Andrew Bolt has a bi-weekly full page spread.
He appears every weekday on the radio.
He has his own TV show.
I don’t think his speech is really that threatened, do you?
The take away from today will be a discussion about “free speech”. There will inevitibly be those who wil argue that speech should be completely free and unrestricted. These libertarian types will no doubt get their knickers in a knot over it all. They will use the word “freedom” like the smurfs use “smurf”. And then there will be those who are quietly (or perhaps less quietly) glad that Bolt is finally getting his comeuppance. I have to admit that it’s like watching a murdering drug kingpin go down for tax evasion; it’s not how I’d like it to happen but part of me enjoys it all the same.
I love the idea of free speech, don’t you. I haven’t heard anyone argue otherwise. I think this debate centres more around degrees of free speech than any level of opposition to it. But like everything I think it gets pretty murky when you start looking at the details.
I think free speech would work great if everyone’s speech was equal, but it isn’t, is it? My speech is not equal to the speech of Andrew Bolt or his media asset owning overlords. Chances are, yours isn’t either.
So if a powerful media organization decided that it would like to say something about you (perhaps it is to do with your race, your performance at work, or you personal opinions outside of work) what chance does your speech have against that? Can you yell as loud as News Ltd?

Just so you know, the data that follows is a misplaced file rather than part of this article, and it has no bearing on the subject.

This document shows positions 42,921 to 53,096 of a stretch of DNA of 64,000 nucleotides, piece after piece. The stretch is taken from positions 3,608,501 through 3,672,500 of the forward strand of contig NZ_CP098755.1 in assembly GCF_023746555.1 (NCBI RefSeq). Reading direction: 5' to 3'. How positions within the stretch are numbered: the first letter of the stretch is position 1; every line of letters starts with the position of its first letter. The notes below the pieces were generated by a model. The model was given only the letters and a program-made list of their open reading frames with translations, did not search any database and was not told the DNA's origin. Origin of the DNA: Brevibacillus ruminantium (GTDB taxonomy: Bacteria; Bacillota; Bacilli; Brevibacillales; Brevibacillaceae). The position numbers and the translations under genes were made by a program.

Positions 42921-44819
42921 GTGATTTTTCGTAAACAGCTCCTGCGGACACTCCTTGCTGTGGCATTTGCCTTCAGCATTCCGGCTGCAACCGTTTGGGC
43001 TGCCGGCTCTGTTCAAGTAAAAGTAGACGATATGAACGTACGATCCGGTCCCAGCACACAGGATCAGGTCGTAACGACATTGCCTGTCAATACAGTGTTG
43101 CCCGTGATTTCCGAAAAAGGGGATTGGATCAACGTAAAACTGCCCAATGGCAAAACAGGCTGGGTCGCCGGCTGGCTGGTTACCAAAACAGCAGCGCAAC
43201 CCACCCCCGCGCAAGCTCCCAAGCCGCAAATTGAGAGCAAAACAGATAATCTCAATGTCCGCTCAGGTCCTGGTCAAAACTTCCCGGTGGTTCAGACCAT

Maybe these “restrictions” on free speech aren’t such a bad thing if it protects those that don’t have as much free speech as others. Maybe ensuring that those with more forceful free speech treat it with the respect and responsibility that it deserves is a good thing, even if it occasionally gets into murky water around issues of “freedom”.
Of course, when the legal system is used to shut down blogs *cough* and trample on those with soft voices the system is probably not working.
I don’t have any answers, but I think framing the discussion as “for freedom” and “against freedom” doesn’t help anyone. I think today was about “being a dickhead about it” vs “rationally discussing issues”, I think the court came down on the side of “don’t be a c***”.
But I will leave the last word to well known advocate of unity, Andrew Bolt:
“I argued then and I argue now that we should not insist on the differences between us but focus instead on what unites us as human beings. Thank you.”
That’s about all I have to say this morning. Carry on being free.
UPDATE: Dave over at Pure Poison has a copy of the law and the judgment on the blog. The issue doesn’t seem to be expressing his opinion. It seems like it was about the lies and distortions and stuff.